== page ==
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The Lully Effect
Jean-Baptiste LULLY (1632-1687)
Armide: Prologue – Overture; Act V scene 2, Passacaille (1686) [8:35]
Georg Philipp TELEMANN (1681-1767)
Overture (Suite) in e minor, for two flutes, two oboes, bassoon, strings and continuo, TWV 55:e3 (c.1716) [18:41]
Jean-Philippe RAMEAU (1683-1764)
Dardanus Suite (1739/1744) [35:17]
Indianapolis Baroque Orchestra/Barthold Kuijken
rec. 21-24 January 2013, Ruth Lilly Performance Hall, Christel DeHaan Fine Arts Center, University of Indianapolis, Indiana, USA. DDD.
NAXOS 8.573867 [62:47]

Quite some time ago Naxos introduced us to a very fine North American baroque orchestra in the form of the Canadian Aradia Ensemble and Jean Mallon, who have made some most attractive recordings for them. My own favourite is a riotous performance of Handel’s Water Music and Fireworks Music, complete with tambourine (8.557764: Bargain of the Month – review review). Not far behind is an earlier, equally lively recording of the music of Lully entitled Ballet Music for the Sun King, also containing some cheeky sounds (8.554003).

This seems to be the first recording by the period-instrument Indianapolis Baroque Orchestra though not, of course, from their director, the flautist Barthold Kuijken.  They are a group of the size that could have performed in a chateau at the time, effectively one to a part but sounding by no means anaemic or under-powered. The bass part deliberately comes over as especially strong.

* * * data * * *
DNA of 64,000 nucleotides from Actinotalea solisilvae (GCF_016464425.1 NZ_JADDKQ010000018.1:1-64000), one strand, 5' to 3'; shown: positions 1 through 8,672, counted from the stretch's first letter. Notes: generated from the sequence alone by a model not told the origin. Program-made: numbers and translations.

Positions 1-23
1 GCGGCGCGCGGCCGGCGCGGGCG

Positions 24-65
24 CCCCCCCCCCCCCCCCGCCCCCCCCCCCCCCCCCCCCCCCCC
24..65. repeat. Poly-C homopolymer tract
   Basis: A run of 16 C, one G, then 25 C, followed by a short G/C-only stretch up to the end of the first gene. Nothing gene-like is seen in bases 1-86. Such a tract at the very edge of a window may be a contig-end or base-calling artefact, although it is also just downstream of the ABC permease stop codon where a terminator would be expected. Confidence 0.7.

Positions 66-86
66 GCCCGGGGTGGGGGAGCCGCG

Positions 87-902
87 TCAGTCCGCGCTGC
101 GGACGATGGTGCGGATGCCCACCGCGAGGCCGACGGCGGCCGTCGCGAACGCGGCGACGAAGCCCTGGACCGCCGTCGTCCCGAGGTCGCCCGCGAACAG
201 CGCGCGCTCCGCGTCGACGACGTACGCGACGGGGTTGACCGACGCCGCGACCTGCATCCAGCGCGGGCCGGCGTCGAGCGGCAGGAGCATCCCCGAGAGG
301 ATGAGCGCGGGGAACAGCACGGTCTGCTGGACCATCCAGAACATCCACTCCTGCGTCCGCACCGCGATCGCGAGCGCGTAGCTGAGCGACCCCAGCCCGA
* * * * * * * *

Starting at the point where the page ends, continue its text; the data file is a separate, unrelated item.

I am surprised that we have had to wait so long – five years – for the album to appear because it’s very fine. If anything, this now replaces the Aradia Ensemble’s Sun King album as an inexpensive introduction to the music of the period.

Better still, it would make an excellent next step after that recording. Though labelled The Lully Effect, there’s only a smidgen of his music here to open the programme in the form of two short extracts from his opera-ballet Armide. The sprightly playing sets the tone for the whole recording; if it inspires the listener to check out the longer 23-minute suite on Tudor, so much the better (Capriccio Baroque Orchestra, TUDOR7185, with suites from Phaton and Atys review DL Roundup April 2012/2).1

Telemann’s music encompasses a range of styles but much of it, especially his orchestral Overtures or Suites, was inspired by French examples, in particular by the music of Lully. This Suite in e minor – NB: not a quite different suite in E major, as advertised by some dealers – is not one of those most often recorded, so you are unlikely to have a duplicate version. The only other version that I know is on Brilliant Classics 93416, a 3-CD set forming Volume 2 of the Complete Overtures and now rather more expensive as a download only than when it was a budget-price set. (Excerpted from the 29-CD set, 94104 – review – itself now replaced by an enlarged 50-CD edition, 95150, target price 61).